Landslide kills at least 24 people in Ecuador’s capital, 12 still missing

A traffic police car travels along a muddy street after a flood in northern Quito, on Feb 1, 2022. PHOTO: AFP

QUITO (AFP, REUTERS) -  At least 24 people perished in a landslide in Ecuador’s capital Quito, and 12 others were missing, Mayor Santiago Guarderas said on Tuesday (Feb 2), as rescue teams searched homes and streets covered by mud following the worst deluge in nearly two decades.  

The torrential rains on Monday night caused a build-up of water in a gorge near the working class neighborhoods of La Gasca and La Comuna, sending mud and rocks down on residences and affecting electricity provision.  

The country’s disaster management agency said 48 people were injured.

“We saw this immense black river that was dragging along everything, we had to climb the walls to escape,” said resident Alba Cotacachi, who evacuated her two young daughters from their home. “We are looking for the disappeared.”

Footage obtained by Reuters showed a man struggling to free himself from the muddy waters rushing down a residential street.  Reuters witnesses said the man was swept away as residents screamed for help.

Other videos showed a torrent sweeping away trees, vehicles, dumpsters and even electricity poles, while some people were rescued from the muddy water by neighbours.

Authorities have not ruled out the possibility of further landslides.

The mayor’s office has set up shelters for affected families and has started clearing streets in the city.  

Ecuador is facing heavy rains in several areas, which have caused rivers to overflow and affected hundreds of homes and roads.

 Rains in Quito on Monday were equivalent to 75 liters per square meter, the highest in nearly two decades.

Many in the city of 2.7 million people were taken to shelters.

The 17-hour deluge caused a deluge that damaged roads, agricultural areas, clinics, schools, a police station and an electric power substation.

Quito mayor Santiago Guarderas said a downpour had overwhelmed a hillside water catchment structure that had a capacity of 4,500 cubic metres but was inundated with more than four times that volume.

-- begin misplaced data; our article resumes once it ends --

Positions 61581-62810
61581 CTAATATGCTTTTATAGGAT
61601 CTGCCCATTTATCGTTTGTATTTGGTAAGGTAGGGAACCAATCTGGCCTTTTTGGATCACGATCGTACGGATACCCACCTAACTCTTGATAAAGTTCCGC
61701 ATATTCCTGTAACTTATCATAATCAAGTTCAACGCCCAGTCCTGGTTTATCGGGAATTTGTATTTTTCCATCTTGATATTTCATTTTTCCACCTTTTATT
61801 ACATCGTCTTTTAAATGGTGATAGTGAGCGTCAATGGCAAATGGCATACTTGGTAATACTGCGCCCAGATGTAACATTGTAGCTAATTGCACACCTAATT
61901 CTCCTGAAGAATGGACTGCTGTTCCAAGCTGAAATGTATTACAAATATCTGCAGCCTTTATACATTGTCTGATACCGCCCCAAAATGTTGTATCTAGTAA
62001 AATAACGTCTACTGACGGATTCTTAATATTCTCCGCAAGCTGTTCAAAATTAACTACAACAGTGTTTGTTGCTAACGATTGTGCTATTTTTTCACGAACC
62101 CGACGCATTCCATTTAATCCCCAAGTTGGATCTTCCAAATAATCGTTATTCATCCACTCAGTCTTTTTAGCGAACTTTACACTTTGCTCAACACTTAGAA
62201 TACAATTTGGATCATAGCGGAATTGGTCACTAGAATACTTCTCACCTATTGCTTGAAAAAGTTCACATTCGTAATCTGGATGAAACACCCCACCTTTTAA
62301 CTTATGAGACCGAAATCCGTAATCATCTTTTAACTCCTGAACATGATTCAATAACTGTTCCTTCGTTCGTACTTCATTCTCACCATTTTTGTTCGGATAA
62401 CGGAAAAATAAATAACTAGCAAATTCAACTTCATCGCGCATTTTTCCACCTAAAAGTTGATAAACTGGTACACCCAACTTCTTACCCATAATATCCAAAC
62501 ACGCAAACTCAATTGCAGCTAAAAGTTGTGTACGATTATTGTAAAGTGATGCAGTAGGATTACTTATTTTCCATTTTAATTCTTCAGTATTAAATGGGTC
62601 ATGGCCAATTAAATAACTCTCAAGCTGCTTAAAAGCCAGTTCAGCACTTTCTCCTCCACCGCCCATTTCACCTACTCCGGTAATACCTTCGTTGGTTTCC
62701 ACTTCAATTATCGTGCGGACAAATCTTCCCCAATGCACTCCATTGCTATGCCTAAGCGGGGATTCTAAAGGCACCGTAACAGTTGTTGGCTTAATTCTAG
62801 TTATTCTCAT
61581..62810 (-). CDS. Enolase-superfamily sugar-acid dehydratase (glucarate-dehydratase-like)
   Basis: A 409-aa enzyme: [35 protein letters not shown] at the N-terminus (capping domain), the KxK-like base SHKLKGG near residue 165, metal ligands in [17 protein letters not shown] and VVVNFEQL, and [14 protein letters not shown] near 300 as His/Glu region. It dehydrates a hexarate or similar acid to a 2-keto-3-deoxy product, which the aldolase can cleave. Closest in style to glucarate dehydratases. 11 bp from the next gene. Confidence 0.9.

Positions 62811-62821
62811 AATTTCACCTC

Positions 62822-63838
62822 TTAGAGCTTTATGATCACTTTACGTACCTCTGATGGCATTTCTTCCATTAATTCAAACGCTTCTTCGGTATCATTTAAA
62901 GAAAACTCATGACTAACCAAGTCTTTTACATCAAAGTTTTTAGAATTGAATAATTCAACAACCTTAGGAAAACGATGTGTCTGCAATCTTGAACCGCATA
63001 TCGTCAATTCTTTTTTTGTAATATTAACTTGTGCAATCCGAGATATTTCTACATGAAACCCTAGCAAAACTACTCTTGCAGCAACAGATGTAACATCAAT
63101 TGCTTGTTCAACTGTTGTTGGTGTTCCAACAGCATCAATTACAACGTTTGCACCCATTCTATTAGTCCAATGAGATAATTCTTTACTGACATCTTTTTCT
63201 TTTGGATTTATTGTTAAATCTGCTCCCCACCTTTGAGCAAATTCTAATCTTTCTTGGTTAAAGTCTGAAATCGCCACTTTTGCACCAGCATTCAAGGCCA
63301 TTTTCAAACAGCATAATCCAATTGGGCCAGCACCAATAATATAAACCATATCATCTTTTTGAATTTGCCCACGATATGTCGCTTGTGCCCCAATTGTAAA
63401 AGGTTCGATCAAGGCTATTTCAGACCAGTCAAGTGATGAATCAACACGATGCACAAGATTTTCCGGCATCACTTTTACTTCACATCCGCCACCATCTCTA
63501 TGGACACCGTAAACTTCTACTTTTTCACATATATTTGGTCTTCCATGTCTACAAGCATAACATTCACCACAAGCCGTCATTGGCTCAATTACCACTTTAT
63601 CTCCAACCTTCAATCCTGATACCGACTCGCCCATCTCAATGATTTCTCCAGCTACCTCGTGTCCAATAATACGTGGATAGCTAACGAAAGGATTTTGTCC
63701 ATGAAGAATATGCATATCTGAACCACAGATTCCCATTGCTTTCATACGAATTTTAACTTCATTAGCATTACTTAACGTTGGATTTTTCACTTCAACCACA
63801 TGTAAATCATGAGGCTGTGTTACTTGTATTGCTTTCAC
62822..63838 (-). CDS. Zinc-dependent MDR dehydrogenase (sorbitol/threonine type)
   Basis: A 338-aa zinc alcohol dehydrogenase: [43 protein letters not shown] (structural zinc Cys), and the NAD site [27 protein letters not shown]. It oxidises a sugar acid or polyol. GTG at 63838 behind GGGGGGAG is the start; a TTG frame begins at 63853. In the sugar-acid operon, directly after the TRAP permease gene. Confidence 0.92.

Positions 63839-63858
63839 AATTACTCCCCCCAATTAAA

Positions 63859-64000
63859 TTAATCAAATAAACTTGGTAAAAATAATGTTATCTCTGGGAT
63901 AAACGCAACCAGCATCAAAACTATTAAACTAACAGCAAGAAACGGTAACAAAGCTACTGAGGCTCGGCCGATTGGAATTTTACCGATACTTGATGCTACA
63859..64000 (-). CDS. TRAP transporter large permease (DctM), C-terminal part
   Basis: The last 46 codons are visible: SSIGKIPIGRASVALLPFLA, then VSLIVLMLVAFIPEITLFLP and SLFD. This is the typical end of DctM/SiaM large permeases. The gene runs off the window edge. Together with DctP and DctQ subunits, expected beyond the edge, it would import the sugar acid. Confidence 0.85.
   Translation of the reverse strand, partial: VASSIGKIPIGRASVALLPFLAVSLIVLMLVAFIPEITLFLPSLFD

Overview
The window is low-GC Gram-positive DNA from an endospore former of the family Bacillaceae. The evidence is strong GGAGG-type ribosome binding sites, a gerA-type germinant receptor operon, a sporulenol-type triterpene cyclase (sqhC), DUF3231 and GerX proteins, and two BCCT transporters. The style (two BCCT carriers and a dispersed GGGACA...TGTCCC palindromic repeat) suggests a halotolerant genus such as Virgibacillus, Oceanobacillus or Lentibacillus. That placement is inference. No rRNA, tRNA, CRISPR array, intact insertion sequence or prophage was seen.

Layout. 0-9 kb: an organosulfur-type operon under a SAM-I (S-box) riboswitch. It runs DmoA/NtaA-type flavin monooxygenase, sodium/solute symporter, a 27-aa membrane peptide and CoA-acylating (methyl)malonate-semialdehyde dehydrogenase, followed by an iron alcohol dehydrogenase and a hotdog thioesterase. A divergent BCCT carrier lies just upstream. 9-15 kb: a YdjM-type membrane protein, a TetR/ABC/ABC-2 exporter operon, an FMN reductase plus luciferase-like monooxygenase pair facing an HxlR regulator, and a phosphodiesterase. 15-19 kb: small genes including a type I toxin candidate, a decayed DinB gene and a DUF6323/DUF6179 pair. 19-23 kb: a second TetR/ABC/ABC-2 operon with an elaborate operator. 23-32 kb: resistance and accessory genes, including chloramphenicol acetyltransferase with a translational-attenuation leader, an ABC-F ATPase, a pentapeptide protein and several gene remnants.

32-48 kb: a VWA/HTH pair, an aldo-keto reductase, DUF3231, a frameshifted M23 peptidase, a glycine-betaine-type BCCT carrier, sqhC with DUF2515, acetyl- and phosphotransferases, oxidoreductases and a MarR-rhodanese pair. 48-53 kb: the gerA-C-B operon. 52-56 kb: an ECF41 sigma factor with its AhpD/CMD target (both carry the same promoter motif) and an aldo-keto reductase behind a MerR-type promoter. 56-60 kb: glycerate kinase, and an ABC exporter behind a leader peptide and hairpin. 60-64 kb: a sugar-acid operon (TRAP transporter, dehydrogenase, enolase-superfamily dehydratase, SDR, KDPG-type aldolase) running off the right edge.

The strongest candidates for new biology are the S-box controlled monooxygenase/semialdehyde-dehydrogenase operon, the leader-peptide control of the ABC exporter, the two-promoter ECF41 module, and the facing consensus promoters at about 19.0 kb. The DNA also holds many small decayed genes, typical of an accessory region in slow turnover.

The resultant failure sent a kilometre-long deluge through a sports field where volleyball players were practicing with spectators on the sidelines.

“People who were playing couldn’t get away. It grabbed them suddenly,” witness Freddy Barrios Gonzalez told AFP.

“Those who managed to run were saved (but) a family got buried” under a river of mud, added Gonzalez, his own clothes still muddy from the ordeal. “There they died.”

It was not immediately known how many of the players or spectators were among the total number of dead and injured.

Soldiers with rescue dogs were scouring the area around the field for survivors.

Quito police chief Cesar Zapata did not rule out finding more bodies under thousands of cubic metres of mud and debris left behind by the flood.

‘Rivers of mud’

Rescuer Cristian Rivera said many people in Quito had to be treated for hypothermia.

The municipality has mobilised heavy machinery to clear roads and fix the failed water catchment system.

Resident Mauro Pinas said he heard “an explosion” when the structure burst, after which “rivers of mud” descended on the city – mainly in the north-west.

Power was lost in some parts after electrical poles were brought down.

Dozens of soldiers were deployed to assist in search and rescue efforts of the police and fire brigades.

The flooding began on the slopes of the Pichincha volcano, which overlooks the nation’s capital.

 

Firefighter rescue crews are seen as they continue searching homes and streets covered by mud in Quito. PHOTO: REUTERS
Firefighter rescue crews carry a body as they continue searching homes and streets covered by mud in Quito. PHOTO: REUTERS

President Guillermo Lasso, who traveled to China on Monday, offered his condolences on Twitter to those affected.

“We continue to work in search and rescue, containment actions, psychological care and the transfer of injured people to hospital,” he said.

Heavy rains have hit 22 of Ecuador’s 24 provinces since October, leaving at least 18 dead and 24 injured as of Sunday, according to the National Risk Management Service.

Scientists say climate change is intensifying the risk of heavy rain around the world because a warmer atmosphere holds more water.

Residents are pictured in a landslide area in Quito, as rescue crews continue searching homes and streets covered by mud after flooding. PHOTO: REUTERS

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